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UK Reforms Rules To Boost SME Investment

July 2011 - Tax & Private Client. Legal Developments by Hassans.

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UK Reforms Rules To Boost SME Investment In an effort to encourage more equity financing of small and start-up businesses in the UK, the government has launched a consultation on proposals for reforms to the Enterprise Investment Scheme (EIS) and Venture Capital Trusts (VCTs).

At the March Budget, Chancellor George Osborne announced what he called "sweeping changes to improve the generosity, the simplicity and the reach of the EIS". From April, the tax relief available under the scheme increased from 20% to 30%, and next year, the annual limit for individual investors is to double to GBP1m (USD1.6m).

In addition, the limit for qualifying companies will rise by 40%, with a new cap of GBP10m to be set on both the EIS and VCTs. Qualifying companies will also be able to employ up to 250 employees, and maintain assets of up to GBP15m.

These changes have now been detailed in the consultation document, "Tax-advantaged venture capital schemes", launched on July 6. The consultation also includes proposals for the simplification of existing schemes, designed to improve their effectiveness, and plans to "refocus" them, in order to ensure that they remain appropriately targeted. The government will also add feed-in tariffs to the excluded activities list from April 2012.

The current level limits were introduced in 2006 and 2007 and were intended to address an equity gap between GBP250,000 and GBP2m, with small and medium-sized enterprises in particular finding it difficult to acquire access to equity investments. However, a recent review has shown that, in addition to this original problem, there is now an estimated equity gap between GBP2m and GBP10m. The government's proposals are, therefore, part of its attempt to address this issue.

The proposals are, as a result, designed to encourage investment in small and start-up businesses with high growth potential, as the government recognizes the particular need for seed investment. According to the Treasury, the small size of the investment required under the existing rules can deter investors who prefer to invest large sums in bigger companies.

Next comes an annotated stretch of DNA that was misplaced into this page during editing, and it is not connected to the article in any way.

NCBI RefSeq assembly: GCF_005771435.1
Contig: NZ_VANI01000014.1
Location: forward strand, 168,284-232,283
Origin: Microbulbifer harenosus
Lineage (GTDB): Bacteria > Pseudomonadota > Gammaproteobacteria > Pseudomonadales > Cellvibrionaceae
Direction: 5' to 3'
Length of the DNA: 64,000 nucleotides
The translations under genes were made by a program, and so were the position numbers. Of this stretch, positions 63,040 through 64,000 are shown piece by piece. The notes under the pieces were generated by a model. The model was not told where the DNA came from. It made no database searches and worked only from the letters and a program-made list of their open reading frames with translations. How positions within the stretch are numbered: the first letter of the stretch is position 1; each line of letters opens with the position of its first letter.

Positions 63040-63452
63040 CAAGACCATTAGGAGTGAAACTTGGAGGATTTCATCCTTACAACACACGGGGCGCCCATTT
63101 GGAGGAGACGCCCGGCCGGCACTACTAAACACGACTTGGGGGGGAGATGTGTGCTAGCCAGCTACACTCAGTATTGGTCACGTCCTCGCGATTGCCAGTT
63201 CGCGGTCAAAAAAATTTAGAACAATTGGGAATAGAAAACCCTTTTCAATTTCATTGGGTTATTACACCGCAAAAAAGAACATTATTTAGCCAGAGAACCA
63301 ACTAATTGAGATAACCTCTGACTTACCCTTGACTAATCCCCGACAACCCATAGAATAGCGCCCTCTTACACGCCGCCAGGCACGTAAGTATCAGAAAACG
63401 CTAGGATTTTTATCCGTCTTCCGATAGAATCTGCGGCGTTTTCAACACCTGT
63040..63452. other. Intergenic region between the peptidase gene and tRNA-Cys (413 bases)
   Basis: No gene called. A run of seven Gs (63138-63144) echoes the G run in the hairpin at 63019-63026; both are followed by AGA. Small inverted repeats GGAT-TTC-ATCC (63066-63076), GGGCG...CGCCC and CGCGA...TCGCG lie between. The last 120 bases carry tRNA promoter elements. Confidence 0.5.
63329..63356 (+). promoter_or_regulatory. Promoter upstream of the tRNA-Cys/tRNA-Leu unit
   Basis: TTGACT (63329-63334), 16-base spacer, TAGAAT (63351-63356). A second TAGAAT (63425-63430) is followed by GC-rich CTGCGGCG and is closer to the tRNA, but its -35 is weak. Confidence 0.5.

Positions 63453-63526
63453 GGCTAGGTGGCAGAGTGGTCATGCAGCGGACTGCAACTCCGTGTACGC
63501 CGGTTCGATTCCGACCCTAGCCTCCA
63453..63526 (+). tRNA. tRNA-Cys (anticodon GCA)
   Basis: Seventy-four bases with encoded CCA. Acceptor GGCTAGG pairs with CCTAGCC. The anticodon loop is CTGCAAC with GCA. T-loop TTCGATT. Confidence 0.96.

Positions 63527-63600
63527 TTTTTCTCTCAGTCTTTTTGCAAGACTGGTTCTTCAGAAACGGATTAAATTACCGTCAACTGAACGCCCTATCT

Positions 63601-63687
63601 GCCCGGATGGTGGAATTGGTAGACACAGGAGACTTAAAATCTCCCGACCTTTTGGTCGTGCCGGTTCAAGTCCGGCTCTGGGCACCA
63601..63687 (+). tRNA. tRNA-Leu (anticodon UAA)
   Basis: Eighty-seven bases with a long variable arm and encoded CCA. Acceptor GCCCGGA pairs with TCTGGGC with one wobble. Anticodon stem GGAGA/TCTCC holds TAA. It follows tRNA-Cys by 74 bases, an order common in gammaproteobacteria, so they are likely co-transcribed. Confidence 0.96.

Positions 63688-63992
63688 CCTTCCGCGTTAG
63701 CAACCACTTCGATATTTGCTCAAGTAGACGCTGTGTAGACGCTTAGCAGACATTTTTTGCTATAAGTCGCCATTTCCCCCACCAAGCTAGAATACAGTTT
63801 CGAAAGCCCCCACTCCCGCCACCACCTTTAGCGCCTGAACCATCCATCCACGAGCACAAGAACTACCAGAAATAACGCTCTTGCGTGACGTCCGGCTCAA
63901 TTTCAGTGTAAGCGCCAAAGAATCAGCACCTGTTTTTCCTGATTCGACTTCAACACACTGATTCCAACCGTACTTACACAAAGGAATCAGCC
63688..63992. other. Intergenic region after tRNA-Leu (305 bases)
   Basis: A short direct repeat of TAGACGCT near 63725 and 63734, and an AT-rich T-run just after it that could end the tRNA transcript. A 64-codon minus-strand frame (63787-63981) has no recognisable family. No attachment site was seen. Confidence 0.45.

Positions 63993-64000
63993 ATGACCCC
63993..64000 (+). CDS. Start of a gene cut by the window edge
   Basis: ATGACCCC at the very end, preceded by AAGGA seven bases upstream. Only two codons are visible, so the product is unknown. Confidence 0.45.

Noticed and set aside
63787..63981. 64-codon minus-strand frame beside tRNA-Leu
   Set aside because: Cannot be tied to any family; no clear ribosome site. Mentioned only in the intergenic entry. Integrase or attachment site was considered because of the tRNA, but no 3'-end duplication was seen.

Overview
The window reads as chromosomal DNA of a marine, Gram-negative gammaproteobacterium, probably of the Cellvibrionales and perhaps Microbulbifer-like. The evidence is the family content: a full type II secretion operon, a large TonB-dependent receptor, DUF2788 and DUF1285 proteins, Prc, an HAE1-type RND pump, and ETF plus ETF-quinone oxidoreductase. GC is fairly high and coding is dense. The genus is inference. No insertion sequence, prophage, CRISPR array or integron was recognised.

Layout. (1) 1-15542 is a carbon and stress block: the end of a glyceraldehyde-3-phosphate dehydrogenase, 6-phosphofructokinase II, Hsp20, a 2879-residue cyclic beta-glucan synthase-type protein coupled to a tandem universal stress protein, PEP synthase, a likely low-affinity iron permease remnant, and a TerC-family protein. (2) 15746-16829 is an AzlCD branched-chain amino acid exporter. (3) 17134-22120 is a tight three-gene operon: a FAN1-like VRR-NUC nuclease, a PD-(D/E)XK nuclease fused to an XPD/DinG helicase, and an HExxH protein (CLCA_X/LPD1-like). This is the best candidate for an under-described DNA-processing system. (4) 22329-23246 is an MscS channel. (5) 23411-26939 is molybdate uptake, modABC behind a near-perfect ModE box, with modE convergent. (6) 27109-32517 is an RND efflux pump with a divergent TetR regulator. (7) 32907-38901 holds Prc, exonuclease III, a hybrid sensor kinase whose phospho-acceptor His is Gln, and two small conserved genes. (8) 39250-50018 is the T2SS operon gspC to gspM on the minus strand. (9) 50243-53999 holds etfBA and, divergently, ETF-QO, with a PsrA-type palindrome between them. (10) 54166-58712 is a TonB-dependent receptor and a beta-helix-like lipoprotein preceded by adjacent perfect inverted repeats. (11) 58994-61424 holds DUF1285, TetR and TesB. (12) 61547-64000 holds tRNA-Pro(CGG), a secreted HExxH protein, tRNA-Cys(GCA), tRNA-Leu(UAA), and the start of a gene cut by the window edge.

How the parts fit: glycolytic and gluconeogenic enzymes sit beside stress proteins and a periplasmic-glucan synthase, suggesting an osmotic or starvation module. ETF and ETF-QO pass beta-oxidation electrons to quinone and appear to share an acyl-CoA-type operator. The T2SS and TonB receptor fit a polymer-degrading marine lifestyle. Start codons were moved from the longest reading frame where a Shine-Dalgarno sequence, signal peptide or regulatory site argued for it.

In spite of this, Treasury figures show that, since their introduction in the 1990s, the EIS and VCTs have supported over GBP11.5bn of equity investment into UK businesses. They incentivize investment in smaller, qualifying companies by offering a range of income and capital gains tax reliefs to individual investors who subscribe for new shares in them.

Additionally, the government is canvassing ideas on a new scheme for seed investment, called the Business Angel Seed Investment Scheme (BASIS). The European Commission defines Business Angels as wealthy private individuals who invest directly in young, new and growing unquoted businesses, and provide them with advice or finance, usually in return for an equity stake.

David Gauke, Exchequer Secretary to the Treasury, said: The government wants to make the UK the best place in Europe to start, finance and grow a business and we know that a vital part of this is ensuring access to a wide range of sources of finance. Today we are proposing a new, targeted scheme to encourage greater investment by business angels in start-ups and entrepreneurs businesses. This, alongside our reform of the EIS and VCTs, is part of our plan to increase the competitiveness of the UK tax system, demonstrating that Britain is open for business.

The consultation opened on July 6 and will remain so until September 28. The government will then put legislation forward in the autumn and allow for further comment on the draft legislation. Any reforms would need to be agreed by the European Commission.


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